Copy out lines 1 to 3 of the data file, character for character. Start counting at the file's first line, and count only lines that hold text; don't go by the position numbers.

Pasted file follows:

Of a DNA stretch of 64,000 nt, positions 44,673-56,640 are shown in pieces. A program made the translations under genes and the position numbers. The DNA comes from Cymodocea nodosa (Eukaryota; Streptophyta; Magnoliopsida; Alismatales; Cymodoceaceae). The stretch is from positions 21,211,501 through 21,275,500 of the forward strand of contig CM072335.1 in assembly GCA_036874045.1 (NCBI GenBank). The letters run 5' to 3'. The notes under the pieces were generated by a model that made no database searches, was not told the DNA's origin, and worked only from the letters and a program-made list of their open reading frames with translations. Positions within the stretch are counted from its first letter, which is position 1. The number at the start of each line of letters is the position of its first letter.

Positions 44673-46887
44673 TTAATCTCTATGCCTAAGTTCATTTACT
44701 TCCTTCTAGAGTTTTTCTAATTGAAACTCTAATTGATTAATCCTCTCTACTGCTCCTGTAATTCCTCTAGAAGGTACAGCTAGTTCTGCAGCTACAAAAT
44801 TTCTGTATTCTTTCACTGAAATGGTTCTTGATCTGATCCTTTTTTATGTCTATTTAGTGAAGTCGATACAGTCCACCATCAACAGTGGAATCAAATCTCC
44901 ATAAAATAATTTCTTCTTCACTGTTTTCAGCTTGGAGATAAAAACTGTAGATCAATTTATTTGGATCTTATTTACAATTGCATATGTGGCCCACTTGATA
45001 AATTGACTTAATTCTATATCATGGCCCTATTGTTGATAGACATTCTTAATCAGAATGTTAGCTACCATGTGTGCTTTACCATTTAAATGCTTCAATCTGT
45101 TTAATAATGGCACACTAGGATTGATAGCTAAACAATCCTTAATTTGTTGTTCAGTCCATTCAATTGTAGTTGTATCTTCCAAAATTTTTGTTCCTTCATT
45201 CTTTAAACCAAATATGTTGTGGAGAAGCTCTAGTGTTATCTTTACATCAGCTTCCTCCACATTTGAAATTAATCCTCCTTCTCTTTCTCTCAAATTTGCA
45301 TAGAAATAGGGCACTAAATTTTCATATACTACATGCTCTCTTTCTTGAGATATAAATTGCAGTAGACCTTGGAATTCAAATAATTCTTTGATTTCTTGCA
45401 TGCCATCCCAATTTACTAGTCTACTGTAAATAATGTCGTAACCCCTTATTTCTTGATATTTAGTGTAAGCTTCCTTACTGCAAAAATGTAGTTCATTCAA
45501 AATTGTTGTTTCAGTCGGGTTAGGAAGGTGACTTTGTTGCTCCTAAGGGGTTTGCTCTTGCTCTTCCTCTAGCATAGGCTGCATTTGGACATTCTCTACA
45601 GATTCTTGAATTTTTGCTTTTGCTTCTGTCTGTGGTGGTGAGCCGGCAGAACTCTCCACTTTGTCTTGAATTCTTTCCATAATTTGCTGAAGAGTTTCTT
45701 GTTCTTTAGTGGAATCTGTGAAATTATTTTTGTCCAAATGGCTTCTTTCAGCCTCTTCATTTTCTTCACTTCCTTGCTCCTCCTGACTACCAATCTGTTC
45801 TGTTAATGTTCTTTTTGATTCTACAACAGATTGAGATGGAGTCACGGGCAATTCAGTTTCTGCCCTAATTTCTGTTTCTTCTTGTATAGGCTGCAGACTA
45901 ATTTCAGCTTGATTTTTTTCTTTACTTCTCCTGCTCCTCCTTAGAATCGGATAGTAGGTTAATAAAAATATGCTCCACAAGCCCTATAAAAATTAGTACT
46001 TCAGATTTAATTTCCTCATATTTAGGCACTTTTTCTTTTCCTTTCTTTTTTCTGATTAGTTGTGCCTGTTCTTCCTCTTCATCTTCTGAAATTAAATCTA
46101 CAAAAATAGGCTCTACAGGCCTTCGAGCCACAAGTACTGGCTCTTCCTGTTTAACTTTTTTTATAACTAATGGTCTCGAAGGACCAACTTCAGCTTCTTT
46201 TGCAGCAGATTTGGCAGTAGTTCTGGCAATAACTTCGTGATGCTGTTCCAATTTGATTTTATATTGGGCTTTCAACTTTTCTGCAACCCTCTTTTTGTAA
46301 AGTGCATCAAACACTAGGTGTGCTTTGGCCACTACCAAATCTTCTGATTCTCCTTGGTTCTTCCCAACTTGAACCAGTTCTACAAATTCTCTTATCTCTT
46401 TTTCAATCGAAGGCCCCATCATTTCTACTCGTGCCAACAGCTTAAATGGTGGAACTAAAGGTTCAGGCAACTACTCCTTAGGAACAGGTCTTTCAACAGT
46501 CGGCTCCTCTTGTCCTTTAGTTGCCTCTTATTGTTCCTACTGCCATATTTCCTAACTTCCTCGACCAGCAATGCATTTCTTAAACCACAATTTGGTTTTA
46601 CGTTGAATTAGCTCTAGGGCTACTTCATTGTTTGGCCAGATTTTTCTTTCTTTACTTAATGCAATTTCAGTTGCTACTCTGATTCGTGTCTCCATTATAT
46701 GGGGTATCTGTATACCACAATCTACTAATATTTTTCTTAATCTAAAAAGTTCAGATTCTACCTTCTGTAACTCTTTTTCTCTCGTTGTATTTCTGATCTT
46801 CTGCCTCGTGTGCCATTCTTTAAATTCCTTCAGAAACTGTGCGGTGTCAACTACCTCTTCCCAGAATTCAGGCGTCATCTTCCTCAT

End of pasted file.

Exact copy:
Of a DNA stretch of 64,000 nt, positions 44,673-56,640 are shown in pieces. A program made the translations under genes and the position numbers. The DNA comes from Cymodocea nodosa (Eukaryota; Streptophyta; Magnoliopsida; Alismatales; Cymodoceaceae). The stretch is from positions 21,211,501 through 21,275,500 of the forward strand of contig CM072335.1 in assembly GCA_036874045.1 (NCBI GenBank). The letters run 5' to 3'. The notes under the pieces were generated by a model that made no database searches, was not told the DNA's origin, and worked only from the letters and a program-made list of their open reading frames with translations. Positions within the stretch are counted from its first letter, which is position 1. The number at the start of each line of letters is the position of its first letter.

Positions 44673-46887
44673 TTAATCTCTATGCCTAAGTTCATTTACT